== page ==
Using the goniometry method with different sets of reflectance spectra, the mean refractive index and film thickness were calculated in the NIR. We obtained a mean refractive index of 1.61, with an uncertainty of 0.09 (1σ) and a mean thickness of 1364 nm with an error of 76 nm (1σ). This simplest analytical approach provides an average estimation of n between 0.9 and 1.1 µm that can be used as an anchor point for SSKK integration. However, the uncertainty on n and d with this approach is high as the calculation solely considers the spectral shift of fringe extrema and ignores the height of the interference fringes. Thus, the method is sensitive to measurement biases that leads to high uncertainties. Given the high angular precision of the TAMS module, these errors likely emerge from the focalisation of the beam.
On the other hand, the Swanepoel method is proven to be extremely accurate. Indeed, the error between the measured and simulated spectra shown in Fig. 4 is below 0.4% above 500 nm. The extrapolation of n at lower wavelengths leads to higher uncertainties although the error remains below 1.5%. The film thickness is estimated at 1375 nm with a maximum error below 1% (Table 1). It confirms the expected accuracy retrieved on simulated spectra in Swanepoel (1983). As our optical model improves the construction of transmission envelopes using a tangent point method similar to Jin et al. (2017), the refractive index shown in Fig. 9 is analytically calculated in a large spectral range from 450 to 1500 nm. The low uncertainties on the thickness obtained by multiple measurements (Table 1) point to similarly reliable estimations of the refractive index n.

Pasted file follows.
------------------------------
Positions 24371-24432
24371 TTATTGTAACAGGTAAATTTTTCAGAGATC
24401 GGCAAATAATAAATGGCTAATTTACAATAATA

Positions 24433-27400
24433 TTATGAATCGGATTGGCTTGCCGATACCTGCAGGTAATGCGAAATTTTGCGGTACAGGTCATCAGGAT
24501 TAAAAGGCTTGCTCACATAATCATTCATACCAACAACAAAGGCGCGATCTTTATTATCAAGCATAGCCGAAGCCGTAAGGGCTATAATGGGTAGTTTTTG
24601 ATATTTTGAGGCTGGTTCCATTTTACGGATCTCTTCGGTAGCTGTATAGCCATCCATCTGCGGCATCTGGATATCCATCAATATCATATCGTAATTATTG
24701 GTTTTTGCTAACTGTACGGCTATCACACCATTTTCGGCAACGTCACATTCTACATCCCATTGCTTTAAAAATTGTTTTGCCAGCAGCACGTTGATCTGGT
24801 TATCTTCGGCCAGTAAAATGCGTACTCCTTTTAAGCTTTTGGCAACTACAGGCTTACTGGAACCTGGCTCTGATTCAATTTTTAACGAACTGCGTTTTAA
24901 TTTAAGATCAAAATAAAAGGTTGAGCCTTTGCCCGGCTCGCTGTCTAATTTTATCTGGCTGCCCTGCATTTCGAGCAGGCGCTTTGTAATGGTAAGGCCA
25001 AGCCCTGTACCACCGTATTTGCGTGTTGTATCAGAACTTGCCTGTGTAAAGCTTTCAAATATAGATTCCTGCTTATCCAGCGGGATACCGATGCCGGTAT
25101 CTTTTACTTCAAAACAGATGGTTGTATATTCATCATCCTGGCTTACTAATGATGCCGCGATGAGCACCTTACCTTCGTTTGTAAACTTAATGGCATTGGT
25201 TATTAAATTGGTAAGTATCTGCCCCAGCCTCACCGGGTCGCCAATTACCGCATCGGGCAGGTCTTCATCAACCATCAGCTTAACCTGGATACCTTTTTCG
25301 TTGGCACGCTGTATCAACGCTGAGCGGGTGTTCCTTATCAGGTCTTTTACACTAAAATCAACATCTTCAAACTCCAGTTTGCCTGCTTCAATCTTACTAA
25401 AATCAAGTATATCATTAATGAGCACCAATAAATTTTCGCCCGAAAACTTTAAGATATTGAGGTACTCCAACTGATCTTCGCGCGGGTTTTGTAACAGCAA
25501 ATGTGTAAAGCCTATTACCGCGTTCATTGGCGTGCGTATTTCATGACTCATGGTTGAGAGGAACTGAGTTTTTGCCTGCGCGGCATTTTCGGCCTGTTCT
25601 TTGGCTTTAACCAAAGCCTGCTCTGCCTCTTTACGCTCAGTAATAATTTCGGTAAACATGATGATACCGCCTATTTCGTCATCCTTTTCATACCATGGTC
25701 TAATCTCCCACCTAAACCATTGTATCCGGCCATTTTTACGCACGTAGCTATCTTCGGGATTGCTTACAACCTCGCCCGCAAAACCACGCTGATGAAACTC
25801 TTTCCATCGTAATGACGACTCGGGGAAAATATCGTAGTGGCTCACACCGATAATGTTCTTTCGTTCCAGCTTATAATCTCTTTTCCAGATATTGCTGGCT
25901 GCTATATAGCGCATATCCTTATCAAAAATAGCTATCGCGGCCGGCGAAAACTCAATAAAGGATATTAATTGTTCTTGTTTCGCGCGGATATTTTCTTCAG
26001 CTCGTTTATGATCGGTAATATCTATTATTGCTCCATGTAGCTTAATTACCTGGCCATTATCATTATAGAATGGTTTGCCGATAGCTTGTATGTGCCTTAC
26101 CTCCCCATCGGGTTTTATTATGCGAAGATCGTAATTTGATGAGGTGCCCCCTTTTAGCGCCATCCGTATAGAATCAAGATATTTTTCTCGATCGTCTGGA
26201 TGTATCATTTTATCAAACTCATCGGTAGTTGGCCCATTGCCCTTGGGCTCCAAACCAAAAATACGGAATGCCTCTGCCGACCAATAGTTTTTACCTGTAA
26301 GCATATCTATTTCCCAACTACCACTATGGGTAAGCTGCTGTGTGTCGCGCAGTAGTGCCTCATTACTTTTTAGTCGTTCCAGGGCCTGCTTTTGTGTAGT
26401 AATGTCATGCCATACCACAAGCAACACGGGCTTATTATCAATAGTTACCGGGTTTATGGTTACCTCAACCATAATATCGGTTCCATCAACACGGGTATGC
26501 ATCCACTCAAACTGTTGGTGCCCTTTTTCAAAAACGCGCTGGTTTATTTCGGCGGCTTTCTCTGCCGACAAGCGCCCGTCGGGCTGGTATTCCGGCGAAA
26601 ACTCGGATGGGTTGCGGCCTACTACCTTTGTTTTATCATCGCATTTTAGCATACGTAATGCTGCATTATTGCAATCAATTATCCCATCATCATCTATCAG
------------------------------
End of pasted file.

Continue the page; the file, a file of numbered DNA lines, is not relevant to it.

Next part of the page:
The Swanepoel method has also been applied to the analog deposited on the intrinsic Si substrate although measurements are limited above 1 µm as the Si wafer becomes opaque at lower wavelengths. We find that the refractive index n estimated is similar, only a change in thickness is observed (see Table 1). It was previously suggested that variations in composition of the analog could arise from using substrates with different dielectric properties in the PAMPRE setup (Mahjoub et al. 2012). Our new result suggests that the composition is similar and we reaffirm this statement in Sect. 4.3 in the context of a comparison with UV absorption.